The quiet Life of Messier 94

(ORDO NEWS) — Most galaxies have bulges at their centers. Stars in classical bulges move a little erratically, resembling elliptical galaxies and appear older than their galaxy, while stars in pseudo bulges move by rotation, as in spiral galaxies, and do not differ in age from their galaxy.

Astronomers use the galaxy’s stellar halo as a “fossil” to study these bulges. A stellar halo can, for example, tell astronomers whether a galaxy has merged with another in the past.

“Astronomers believe that when a galaxy merges with another, it results in the deposition of material in the stellar halo of the galaxy it merged with,” said Katya Gozman, lead author of the study.

“By exploring and studying the stars and the stellar population in the stellar halo, we can study and find information about past galaxy mergers. We can say that we are engaged in extragalactic archeology in the stellar halo around M94.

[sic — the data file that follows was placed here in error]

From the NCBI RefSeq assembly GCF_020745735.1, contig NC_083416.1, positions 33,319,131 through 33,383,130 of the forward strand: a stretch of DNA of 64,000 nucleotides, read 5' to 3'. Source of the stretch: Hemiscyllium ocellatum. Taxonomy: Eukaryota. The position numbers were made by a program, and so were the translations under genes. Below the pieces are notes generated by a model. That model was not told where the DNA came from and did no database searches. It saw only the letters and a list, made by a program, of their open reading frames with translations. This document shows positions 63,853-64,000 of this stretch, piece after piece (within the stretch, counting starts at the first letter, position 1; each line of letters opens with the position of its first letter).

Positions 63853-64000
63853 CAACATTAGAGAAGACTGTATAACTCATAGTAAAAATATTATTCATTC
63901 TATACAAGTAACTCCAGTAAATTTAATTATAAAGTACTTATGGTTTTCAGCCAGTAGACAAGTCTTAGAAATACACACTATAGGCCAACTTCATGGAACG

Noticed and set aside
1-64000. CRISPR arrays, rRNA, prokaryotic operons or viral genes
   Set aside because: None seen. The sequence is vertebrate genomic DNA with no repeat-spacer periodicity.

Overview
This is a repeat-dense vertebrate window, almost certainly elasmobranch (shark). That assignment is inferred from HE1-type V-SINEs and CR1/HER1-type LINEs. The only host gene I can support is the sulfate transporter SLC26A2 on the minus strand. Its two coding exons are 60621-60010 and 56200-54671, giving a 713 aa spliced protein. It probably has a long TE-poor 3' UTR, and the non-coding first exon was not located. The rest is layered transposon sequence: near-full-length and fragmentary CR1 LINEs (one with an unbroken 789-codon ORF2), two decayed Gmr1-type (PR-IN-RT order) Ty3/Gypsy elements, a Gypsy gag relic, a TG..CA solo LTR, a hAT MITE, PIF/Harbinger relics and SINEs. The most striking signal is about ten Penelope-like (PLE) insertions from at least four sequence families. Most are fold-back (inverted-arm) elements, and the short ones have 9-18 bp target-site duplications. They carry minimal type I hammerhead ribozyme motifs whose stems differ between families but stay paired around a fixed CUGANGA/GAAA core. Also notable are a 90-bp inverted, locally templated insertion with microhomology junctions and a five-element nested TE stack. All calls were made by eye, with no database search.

But Gozman and her co-authors found no evidence of a massive merger in the galaxy’s history. Instead, a smaller merger most likely occurred when a galaxy the size of the Small Magellanic Cloud – a dwarf galaxy about three times smaller than the Milky Way – crashed into M94.

Gozman used observations from the Subaru Hyper Suprime-Cam in Hawaii to view M94’s stellar halo, a diffuse halo of stars surrounding the galaxy.

The stellar halo extends far beyond the galaxy, and astronomers can explore it to find remnants of past mergers. One way to learn about these remnants is to calculate the mass of the galaxy’s halo.

In particular, she looked at a type of star called a red-branch star, or RGB star. These stars glow, which is an advantage for imaging them, Gozman said, and the red or blue color of a star is highly correlated with what heavy metal elements they contain.

“We use the mass of the halo to determine the mass of the galaxy that was the last to crash into the galaxy we are studying,” Gozman says.

“You would think that if a really large galaxy crashed into M94 a long time ago, it could have changed the morphology and components of the galaxy significantly.”


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